He then completed his PhD at MIT. In his ninth year, he decided to reward himself with a new stereo system. To his disappointment, the system, while with good specifications, had poor sound quality.
“I was so curious to find out why. In the spring of 1956, I went to India to teach on a Fulbright scholarship, and I read about acoustics at night,” he would later recall. This led to a lifetime of research on acoustics and psychoacoustics (the study of how sound is perceived), and the formation of Bose Corporation.
At this time, he was teaching at MIT. Though uninterested in teaching at first, he would later say, “I didn’t have the wisdom to know that I would in fact, really enjoy teaching.” He continued to teach there till 2001.
“What I found out is that there’s one key secret to the whole thing — whatever job you’re given… ask yourself how you can do that job better, in fact, than it has ever been done before,” said Bose in The Gift.
At the university, Bose earned a cult following, with students dubbing his engineering lessons as ‘Life 101’. Students from all disciplines would line up for his classes, which needed a time commitment of 18 to 20 hours a week thanks to his homework.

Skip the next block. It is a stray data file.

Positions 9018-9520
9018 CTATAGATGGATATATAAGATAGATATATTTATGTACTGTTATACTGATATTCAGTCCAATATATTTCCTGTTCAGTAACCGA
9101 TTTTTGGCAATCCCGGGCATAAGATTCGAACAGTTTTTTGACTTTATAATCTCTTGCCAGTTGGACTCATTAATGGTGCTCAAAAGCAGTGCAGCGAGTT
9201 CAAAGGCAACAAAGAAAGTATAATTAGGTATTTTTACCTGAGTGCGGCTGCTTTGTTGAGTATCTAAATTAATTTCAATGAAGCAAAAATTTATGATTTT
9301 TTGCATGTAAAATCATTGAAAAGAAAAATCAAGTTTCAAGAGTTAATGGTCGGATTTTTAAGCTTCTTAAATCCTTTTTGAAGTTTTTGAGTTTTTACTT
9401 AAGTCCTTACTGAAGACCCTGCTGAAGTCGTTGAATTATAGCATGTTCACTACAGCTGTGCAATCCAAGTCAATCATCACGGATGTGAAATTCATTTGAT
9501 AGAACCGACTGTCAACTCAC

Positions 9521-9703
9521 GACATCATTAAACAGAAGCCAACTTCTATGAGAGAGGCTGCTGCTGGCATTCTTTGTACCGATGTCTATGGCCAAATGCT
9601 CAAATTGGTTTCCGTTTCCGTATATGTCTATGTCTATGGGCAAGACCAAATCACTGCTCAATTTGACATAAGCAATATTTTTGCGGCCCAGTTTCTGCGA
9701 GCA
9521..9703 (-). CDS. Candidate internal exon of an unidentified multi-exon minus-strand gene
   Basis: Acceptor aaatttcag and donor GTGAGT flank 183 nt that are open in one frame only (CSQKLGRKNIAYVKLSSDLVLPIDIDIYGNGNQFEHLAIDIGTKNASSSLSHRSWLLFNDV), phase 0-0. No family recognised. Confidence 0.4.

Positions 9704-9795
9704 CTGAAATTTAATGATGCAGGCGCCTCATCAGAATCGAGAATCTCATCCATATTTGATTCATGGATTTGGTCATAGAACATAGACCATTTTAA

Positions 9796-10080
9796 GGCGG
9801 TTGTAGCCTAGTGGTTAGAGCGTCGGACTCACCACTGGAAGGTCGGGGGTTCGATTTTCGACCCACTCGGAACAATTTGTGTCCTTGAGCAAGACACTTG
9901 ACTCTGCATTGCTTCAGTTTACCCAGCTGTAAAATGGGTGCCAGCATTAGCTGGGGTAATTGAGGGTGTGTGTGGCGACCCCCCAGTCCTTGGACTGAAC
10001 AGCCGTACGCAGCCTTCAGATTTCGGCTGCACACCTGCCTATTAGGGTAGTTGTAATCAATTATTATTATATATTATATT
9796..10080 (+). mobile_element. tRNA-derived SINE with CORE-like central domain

A lifetime devoted to research
As he became comfortable with teaching, he continued his research and amassed several patents. During this time, he realised that most speakers bean sound directly at the listener. But in concert halls, about 80 per cent of the sound is indirect, i.e, it bounces off walls and ceilings before reaching the audience’s ears.
This learning would form the basis of his research, with Bose noting that he wanted to provide a speaker system that “reflected sound”.
After a nudge from his mentor at MIT YW Lee, Bose formed his eponymous company in 1964. They got contracts to develop power-regulating systems for military jets initially, which funded their research.
The first Bose employee was his student Sherwin Greenblatt, who later became president of the company. The duo would work on government projects during the day and their audio ideas at night.
After years of research, Bose released their first product, the 2201 speaker in 1966.
It was shaped like an eighth of a sphere and could be tucked into any corner of a room. The system did away with woofers and incorporated an active equaliser. It had small loudspeakers which aimed at the walls, instead of the listener, to reflect the sound, with an aim to recreate the concert hall effect.